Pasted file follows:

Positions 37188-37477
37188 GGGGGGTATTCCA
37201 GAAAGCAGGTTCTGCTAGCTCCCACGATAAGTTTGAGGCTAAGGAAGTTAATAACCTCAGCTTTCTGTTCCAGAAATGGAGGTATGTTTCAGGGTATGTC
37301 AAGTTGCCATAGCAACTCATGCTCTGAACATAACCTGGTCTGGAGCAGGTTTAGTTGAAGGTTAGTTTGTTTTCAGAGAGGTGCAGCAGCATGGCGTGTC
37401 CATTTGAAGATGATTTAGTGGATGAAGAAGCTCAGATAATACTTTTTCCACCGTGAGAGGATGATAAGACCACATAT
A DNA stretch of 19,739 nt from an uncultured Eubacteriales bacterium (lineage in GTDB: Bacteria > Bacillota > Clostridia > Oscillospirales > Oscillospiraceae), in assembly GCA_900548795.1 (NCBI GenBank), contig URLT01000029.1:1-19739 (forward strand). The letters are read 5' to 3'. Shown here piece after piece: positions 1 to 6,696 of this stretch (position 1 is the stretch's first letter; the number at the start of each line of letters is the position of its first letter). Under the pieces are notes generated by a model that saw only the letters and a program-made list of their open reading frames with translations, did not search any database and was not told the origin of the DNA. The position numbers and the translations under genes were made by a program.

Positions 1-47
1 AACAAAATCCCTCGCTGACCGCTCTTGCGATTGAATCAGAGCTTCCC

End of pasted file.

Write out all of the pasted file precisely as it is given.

Positions 37188-37477
37188 GGGGGGTATTCCA
37201 GAAAGCAGGTTCTGCTAGCTCCCACGATAAGTTTGAGGCTAAGGAAGTTAATAACCTCAGCTTTCTGTTCCAGAAATGGAGGTATGTTTCAGGGTATGTC
37301 AAGTTGCCATAGCAACTCATGCTCTGAACATAACCTGGTCTGGAGCAGGTTTAGTTGAAGGTTAGTTTGTTTTCAGAGAGGTGCAGCAGCATGGCGTGTC
37401 CATTTGAAGATGATTTAGTGGATGAAGAAGCTCAGATAATACTTTTTCCACCGTGAGAGGATGATAAGACCACATAT
A DNA stretch of 19,739 nt from an uncultured Eubacteriales bacterium (lineage in GTDB: Bacteria > Bacillota > Clostridia > Oscillospirales > Oscillospiraceae), in assembly GCA_900548795.1 (NCBI GenBank), contig URLT01000029.1:1-19739 (forward strand). The letters are read 5' to 3'. Shown here piece after piece: positions 1 to 6,696 of this stretch (position 1 is the stretch's first letter; the number at the start of each line of letters is the position of its first letter). Under the pieces are notes generated by a model that saw only the letters and a program-made list of their open reading frames with translations, did not search any database and was not told the origin of the DNA. The position numbers and the translations under genes were made by a program.

Positions 1-47
1 AACAAAATCCCTCGCTGACCGCTCTTGCGATTGAATCAGAGCTTCCC